Did it end the way I expected? Absolutely not. Dawn of the Aspects didn't just resolve the creation of the Aspects, it also resolved where, exactly, dragons fit in on Azeroth, now that Cataclysm is over. And the answer to that question was definitely not what I'd expected at all. In fact, Dawn managed to raise just as many questions as it answered -- but they aren't questions of any immediate urgency that need to be addressed. They're just fodder material for more tinfoil-hat theories down the road.

Review of Dawn of the Aspects
In fact, the only minor complaint I have of the last installment was just how swiftly everything was wrapped up. It seemed like I'd only just begun reading when it was all over -- and the last installment was longer than any of the previous ones. I don't really think this is the fault of the author so much as one of those side effects of releasing a book in installments, rather than one lump product. Which leads to the next question -- Dawn of the Aspects was obviously an experiment in the way that Blizzard releases print material. Was it a successful one?

I have my reservations about it. On the one hand, it was incredibly frustrating to be left with a once-a-month cliffhanger that wouldn't be addressed for another 30 days. On the other, it gave me time to really think about what had occurred in the section I'd just read, and time to try and puzzle out what happened next before the next installment was released. This is the sort of thing that's right up my alley, as a reader -- I like puzzling out stories. But it's not everyone's cup of tea, and I'd be interested in seeing how the rest of the world reacted to the project.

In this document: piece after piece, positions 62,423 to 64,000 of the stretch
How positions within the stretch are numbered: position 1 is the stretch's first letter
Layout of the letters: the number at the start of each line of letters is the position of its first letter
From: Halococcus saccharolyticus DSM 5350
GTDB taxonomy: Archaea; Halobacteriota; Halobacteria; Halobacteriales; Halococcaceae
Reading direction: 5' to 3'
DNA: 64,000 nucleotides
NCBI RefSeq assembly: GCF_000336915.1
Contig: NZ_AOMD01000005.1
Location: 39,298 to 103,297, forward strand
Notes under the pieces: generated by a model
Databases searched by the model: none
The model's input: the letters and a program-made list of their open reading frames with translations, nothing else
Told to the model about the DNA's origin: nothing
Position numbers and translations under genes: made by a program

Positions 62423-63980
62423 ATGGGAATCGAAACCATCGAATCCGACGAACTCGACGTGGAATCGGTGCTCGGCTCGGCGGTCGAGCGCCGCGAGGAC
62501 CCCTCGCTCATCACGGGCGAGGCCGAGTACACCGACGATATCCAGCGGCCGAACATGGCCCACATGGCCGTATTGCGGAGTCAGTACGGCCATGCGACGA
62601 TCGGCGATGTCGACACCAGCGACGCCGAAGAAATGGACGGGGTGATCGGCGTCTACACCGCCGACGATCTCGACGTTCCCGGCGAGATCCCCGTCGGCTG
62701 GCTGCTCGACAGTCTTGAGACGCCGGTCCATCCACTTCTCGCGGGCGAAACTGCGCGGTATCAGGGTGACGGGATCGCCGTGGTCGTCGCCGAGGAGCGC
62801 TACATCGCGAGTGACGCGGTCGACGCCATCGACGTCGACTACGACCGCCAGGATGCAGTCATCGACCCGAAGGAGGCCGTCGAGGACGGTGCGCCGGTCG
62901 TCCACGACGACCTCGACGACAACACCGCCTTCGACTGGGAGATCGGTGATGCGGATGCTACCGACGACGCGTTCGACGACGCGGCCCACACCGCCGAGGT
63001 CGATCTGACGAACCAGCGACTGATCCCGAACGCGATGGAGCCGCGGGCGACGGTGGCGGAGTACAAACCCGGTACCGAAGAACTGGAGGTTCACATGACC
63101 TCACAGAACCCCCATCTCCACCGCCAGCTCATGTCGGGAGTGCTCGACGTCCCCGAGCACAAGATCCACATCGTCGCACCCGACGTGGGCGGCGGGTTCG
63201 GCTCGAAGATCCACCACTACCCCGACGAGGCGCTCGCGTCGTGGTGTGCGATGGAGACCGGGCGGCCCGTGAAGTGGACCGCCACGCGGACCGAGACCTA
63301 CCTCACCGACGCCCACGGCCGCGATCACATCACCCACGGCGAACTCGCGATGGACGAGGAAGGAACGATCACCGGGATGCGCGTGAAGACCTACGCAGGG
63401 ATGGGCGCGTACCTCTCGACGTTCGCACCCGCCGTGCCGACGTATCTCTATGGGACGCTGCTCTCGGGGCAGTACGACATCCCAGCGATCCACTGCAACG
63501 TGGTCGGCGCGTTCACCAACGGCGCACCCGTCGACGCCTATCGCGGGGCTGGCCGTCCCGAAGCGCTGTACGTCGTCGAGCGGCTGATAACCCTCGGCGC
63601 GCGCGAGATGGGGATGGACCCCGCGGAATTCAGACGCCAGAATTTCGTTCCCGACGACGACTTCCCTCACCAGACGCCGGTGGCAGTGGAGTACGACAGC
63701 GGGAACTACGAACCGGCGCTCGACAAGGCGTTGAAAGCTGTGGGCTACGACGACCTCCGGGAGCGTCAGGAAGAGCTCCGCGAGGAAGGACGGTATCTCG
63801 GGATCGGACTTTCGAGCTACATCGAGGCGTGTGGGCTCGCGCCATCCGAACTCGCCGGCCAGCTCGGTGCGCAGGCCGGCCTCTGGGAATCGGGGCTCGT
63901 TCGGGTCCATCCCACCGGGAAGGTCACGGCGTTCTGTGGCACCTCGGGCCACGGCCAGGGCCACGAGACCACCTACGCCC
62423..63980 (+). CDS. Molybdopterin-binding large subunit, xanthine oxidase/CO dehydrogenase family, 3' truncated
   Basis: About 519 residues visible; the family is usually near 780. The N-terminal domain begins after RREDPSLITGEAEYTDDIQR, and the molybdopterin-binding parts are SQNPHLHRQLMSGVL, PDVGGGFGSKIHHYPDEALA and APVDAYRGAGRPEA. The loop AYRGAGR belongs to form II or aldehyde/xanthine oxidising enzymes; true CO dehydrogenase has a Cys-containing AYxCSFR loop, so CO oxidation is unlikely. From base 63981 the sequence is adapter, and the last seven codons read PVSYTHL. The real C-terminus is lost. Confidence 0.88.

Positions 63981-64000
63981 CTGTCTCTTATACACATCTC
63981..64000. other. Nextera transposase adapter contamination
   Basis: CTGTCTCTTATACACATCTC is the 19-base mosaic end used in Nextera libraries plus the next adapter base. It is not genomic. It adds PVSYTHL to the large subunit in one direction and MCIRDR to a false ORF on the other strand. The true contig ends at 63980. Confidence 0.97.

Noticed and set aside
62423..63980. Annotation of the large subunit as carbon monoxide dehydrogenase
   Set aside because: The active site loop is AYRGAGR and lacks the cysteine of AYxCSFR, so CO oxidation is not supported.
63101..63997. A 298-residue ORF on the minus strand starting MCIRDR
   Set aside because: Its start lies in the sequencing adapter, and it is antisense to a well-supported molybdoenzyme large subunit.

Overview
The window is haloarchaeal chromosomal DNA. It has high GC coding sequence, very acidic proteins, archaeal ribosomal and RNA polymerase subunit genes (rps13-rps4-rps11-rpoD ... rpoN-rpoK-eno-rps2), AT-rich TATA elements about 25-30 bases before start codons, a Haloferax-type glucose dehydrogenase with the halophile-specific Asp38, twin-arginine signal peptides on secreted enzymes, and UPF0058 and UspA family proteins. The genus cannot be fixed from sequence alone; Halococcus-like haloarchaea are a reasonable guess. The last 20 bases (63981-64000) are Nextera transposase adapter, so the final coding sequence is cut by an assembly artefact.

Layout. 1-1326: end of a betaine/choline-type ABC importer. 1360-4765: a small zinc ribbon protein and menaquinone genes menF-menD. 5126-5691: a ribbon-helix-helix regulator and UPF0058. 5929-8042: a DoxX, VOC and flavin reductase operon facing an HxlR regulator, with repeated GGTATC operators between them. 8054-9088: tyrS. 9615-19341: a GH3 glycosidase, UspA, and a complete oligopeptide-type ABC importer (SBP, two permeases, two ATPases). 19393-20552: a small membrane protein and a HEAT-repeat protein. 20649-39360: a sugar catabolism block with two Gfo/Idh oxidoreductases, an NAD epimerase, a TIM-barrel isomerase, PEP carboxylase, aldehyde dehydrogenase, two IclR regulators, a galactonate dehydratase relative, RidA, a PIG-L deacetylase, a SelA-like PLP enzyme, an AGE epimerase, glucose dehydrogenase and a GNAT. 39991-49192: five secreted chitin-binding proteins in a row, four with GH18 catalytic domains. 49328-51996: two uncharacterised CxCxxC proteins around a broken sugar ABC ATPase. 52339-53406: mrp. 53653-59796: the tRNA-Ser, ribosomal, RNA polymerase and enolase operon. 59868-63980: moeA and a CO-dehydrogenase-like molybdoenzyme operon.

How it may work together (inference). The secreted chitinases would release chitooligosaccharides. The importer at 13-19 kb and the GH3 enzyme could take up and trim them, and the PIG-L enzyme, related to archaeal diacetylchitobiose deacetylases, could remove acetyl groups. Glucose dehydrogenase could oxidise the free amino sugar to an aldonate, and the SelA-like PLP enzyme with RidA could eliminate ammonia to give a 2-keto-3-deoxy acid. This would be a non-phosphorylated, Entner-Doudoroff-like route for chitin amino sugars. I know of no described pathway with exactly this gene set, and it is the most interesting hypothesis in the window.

Is Dawn of the Aspects worth the read? Absolutely. It's a fascinating, well put together story that manages to answer a lot of those loose threads left hanging by that final cinematic after Deathwing's demise in Cataclysm. It also explains a lot of those mysteries I never thought we'd see the answer to -- like Tyr and how he factored into the rest of the Titan keepers and watchers. It even answers the question of what happened to Tyr's hand, and why it was replaced by the iconic silver hand that inspired the Knights of the Silver Hand to take their name.

Review of Dawn of the Aspects
And, of course, Dawn of the Aspects addresses the question of the creation of the Aspects, and exactly how they came to be. The story is well worth picking up, if you're interested in any of that information -- it may not be pertinent to current events in Mists of Pandaria, but it's certainly something a lot of people have asked about for quite some time now. I'm also incredibly curious to see what the fallout from the novel will be -- it's likely that the end of the book is indicating we aren't quite done with dragons just yet.

Dawn of the Aspects part five will be available for purchase in several different ebook formats for $1.99 on Monday, June 17. Head to Simon & Schuster to purchase the installment in ebook format -- and if you're looking for a different format for your e-reader, the website has links to several different retailers on their listing page. While there's currently no information on a print edition of the novel, I do hope we see one eventually -- that empty spot on my bookshelf is crying for a novel!


Filed under: Analysis / Opinion, Blizzard, Lore